|3,000 (Away section)|
|Clubs||Charlton Athletic FC|
|Renovations||1992, 1994, 1998, 2002|
|Record attendance||75,031 (Charlton Athletic - Aston Villa, 12/02/1938)|
|Address||Floyd Road, Charlton, London, SE7 8BL, United Kingdom|
The Valley – stadium description
Though Charlton Athletic were created back in 1905, the club didn’t have a stadium of their own until 1919. The Valley’s story is somewhat unique because it was built largely by the supporters in a former chalk pit.
For economic reasons it had no seats or even terracing to begin with, fans were occupying the embankments, shape of which earned the ground its name. Being based on landfill the stadium was cheap to expand, growing to roughly 75,000 at peak, even if heavily underfunded due to the club’s sporting misfortune.
Despite great bond with the site, fans had to part with the Valley in 1985, following Chalrton’s bankruptcy, loss of ownership of the ground and heroic efforts by fans to rebuild the club. The Addicks relocated to Selhurst Park (1985-1991) and Upton Park (1991-1992) to finally get back home in 1992.
To make it possible, fans first had to prove themselves once again by running their own political party and lobby for redevelopment of the ground in the Greenwich Council. With ‘The Valley Party’ winning 11% of the vote they created a noticeable force and won approval for public support. Again, largely with volunteer work by supporters, the Valley was made usable again in 1992.
Current shape of the stadium is the outcome of 1994-2002 redevelopments. Only the south end remembers 1980s. Single-level east stand was opened in 1994, the double-tiered west side in 1998 and north end with adjacent corner sections in 2002. Charlton had the ambition of expanding the stadium further, up to 40,000, but had to hold the plans after relegation to second and third league.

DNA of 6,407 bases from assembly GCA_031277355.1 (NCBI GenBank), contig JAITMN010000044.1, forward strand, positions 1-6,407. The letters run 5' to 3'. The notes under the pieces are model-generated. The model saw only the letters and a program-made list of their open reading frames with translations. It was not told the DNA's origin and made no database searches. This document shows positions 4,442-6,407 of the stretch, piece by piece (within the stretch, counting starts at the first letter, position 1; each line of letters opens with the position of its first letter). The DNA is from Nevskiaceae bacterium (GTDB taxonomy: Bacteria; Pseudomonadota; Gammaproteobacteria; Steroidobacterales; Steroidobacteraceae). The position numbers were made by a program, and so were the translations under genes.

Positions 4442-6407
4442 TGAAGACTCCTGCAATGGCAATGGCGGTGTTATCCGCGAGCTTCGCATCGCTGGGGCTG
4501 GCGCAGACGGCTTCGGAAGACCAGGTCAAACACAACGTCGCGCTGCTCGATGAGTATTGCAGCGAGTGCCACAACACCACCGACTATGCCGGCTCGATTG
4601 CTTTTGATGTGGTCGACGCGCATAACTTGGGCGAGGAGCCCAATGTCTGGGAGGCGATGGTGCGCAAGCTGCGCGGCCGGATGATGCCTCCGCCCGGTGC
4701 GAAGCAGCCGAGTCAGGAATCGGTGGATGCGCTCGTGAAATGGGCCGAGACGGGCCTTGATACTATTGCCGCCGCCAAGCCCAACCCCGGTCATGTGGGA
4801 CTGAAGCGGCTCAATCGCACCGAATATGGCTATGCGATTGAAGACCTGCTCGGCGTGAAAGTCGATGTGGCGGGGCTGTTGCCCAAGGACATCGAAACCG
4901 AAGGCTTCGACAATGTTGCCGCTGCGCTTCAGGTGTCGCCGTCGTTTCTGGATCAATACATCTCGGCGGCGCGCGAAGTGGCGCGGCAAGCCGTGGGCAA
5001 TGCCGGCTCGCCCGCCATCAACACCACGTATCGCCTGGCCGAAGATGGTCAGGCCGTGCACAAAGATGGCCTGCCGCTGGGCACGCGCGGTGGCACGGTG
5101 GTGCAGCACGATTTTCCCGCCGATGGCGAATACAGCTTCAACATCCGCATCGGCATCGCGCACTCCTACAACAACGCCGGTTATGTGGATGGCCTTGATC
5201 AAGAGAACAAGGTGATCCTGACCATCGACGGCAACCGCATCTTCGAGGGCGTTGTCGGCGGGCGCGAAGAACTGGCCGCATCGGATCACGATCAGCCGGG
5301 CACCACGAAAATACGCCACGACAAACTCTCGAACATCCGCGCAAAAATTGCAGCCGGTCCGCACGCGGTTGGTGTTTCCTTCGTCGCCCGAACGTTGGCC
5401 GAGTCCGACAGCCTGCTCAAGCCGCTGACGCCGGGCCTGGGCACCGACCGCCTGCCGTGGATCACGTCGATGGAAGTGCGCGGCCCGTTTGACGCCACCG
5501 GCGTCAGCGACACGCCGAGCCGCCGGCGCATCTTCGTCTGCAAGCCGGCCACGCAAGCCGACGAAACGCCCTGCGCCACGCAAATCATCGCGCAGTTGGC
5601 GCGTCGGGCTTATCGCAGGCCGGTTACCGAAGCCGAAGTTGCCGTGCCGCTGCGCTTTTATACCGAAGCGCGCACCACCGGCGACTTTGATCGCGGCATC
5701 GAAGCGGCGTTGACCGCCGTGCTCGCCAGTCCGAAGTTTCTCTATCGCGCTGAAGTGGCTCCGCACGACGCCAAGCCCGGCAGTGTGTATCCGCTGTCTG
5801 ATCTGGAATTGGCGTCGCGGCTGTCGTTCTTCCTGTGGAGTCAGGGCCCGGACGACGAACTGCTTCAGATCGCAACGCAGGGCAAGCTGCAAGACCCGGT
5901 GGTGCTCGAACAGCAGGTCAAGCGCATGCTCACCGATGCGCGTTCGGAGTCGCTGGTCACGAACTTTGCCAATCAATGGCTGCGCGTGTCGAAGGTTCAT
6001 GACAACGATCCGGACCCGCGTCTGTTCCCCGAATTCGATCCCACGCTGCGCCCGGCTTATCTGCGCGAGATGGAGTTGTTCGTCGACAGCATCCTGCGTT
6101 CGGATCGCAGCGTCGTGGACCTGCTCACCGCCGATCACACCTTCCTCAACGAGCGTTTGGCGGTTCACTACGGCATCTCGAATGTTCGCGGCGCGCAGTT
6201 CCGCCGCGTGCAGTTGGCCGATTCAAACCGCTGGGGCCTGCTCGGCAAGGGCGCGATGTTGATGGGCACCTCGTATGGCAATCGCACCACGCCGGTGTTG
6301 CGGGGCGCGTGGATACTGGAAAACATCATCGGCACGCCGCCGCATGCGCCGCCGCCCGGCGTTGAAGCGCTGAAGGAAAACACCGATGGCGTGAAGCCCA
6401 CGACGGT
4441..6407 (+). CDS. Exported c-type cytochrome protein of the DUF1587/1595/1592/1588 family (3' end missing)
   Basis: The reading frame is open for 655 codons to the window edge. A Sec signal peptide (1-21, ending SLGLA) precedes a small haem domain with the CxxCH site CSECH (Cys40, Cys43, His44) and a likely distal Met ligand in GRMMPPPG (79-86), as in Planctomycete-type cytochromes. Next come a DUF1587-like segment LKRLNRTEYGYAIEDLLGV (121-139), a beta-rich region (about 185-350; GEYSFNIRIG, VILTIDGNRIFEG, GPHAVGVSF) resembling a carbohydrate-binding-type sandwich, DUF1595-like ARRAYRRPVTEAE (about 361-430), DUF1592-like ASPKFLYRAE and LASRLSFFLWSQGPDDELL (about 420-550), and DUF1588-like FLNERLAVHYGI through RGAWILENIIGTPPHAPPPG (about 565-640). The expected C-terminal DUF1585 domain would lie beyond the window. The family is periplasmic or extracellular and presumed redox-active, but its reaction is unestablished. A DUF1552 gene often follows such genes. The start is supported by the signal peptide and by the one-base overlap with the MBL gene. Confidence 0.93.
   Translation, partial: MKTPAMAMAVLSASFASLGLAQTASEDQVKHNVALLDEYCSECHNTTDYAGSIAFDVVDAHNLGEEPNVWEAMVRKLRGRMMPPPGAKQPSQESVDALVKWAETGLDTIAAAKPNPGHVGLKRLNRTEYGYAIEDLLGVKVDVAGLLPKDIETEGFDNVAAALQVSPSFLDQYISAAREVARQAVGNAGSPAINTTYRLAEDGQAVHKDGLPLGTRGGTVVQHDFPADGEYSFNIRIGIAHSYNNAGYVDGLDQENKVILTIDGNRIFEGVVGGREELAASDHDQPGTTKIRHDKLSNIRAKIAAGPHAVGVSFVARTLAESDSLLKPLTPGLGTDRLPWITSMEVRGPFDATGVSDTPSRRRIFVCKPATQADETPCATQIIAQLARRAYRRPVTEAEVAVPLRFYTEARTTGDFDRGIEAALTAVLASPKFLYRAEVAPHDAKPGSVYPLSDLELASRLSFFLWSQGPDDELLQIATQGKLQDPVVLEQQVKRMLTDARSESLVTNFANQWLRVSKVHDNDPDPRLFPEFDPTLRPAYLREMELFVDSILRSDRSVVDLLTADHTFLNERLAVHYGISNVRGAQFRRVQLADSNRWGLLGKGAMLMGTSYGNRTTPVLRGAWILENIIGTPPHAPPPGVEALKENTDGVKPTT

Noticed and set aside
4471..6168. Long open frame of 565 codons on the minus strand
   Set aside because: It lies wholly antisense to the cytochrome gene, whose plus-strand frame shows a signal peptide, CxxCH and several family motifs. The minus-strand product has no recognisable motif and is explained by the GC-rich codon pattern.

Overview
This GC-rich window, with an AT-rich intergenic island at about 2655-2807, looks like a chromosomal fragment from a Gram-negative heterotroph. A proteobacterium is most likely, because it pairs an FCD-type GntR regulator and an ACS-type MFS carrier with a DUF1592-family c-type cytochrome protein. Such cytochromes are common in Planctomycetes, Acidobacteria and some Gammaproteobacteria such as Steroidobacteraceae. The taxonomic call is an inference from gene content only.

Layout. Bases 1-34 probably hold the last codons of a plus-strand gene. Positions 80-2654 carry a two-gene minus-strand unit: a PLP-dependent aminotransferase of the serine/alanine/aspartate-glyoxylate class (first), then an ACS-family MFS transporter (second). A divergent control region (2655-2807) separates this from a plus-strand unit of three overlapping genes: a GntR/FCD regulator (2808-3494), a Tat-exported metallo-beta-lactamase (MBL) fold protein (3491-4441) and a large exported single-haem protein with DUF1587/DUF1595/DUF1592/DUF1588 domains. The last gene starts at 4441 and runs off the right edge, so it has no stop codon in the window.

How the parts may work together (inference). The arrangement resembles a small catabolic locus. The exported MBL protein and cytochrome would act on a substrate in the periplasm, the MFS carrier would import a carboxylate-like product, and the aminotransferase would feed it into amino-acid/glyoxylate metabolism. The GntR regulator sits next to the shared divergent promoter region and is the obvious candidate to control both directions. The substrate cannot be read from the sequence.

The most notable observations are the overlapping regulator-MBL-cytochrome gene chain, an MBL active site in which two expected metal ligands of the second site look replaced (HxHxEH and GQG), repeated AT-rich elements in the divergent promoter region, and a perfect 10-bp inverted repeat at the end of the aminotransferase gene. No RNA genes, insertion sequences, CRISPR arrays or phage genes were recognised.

COVID-19 crisis: English supporters to return in October?
The government is preparing to reopen sports stadiums across the UK. While first trial events will take place in just 2 weeks, all stadiums could be open again only from October onwards.
England: 341 games in five “regional hubs”?
In case not all stadiums are available to host games of Championship, League One and League Two, the EFL is considering using stadium clusters to hold the 341 remaining league games of 2019/20.
England: Safe standing in Premier League and Championship from 2021?
Though physically safe standing is already in Premier League, legally it's still prohibited. But that might change as the government is expected to act quickly, possibly introducing legal standing in 2021.
10+ Ranking 2015: Attendances in Europe (Part 2. The Clubs)
Borussia, Barca and Man United – lovely dominant trio. But it wasn’t them who gained most fans last season. Check all 217 clubs that draw an average crowd of 10,000+!
10+ Ranking 2015: Attendances in Europe (Part 1. The Leagues)
Numbers don’t lie: French Ligue 1 outgrew Italian Serie A as Europe’s fourth largest league. Premier League seems unlikely to catch up to Bundesliga, while Turkey, Ukraine and Scotland are down.
London: Charlton Athletic fans ask uncomfortable questions about Olympic Stadium
Red Robins’ fans managed to establish some facts that weren’t disclosed to the public before. And they go on, trying to figure out if West Ham is threatening their club’s future.
10+ Ranking: Here are the best European clubs by attendance
There are 229 clubs in Europe enjoying on average 10,000 spectators and more. We list all of them to show the Continent’s most magnetic teams. Some fanbases really deserve praise for their participation, right Rangers/Portsmouth?
England: Ticket prices breaking new records
And not the kind of records supporters would wish to see. First time ever average price for the cheapest seats in top four leagues (!) exceeded £20. That means ticket prices in England are rising at 4 times the speed of inflation – BBC Sport alarms.
England: Visiting 116 stadiums on a bike, scoot or on feet
He’s neither an away-going supporter, nor a groundhopper. It’s also not a sports discipline, what he’s doing. Steven simply decided to visit 116 venues in England and Wales using his bike, scoot and feet. This is how Football Ground Tour was born.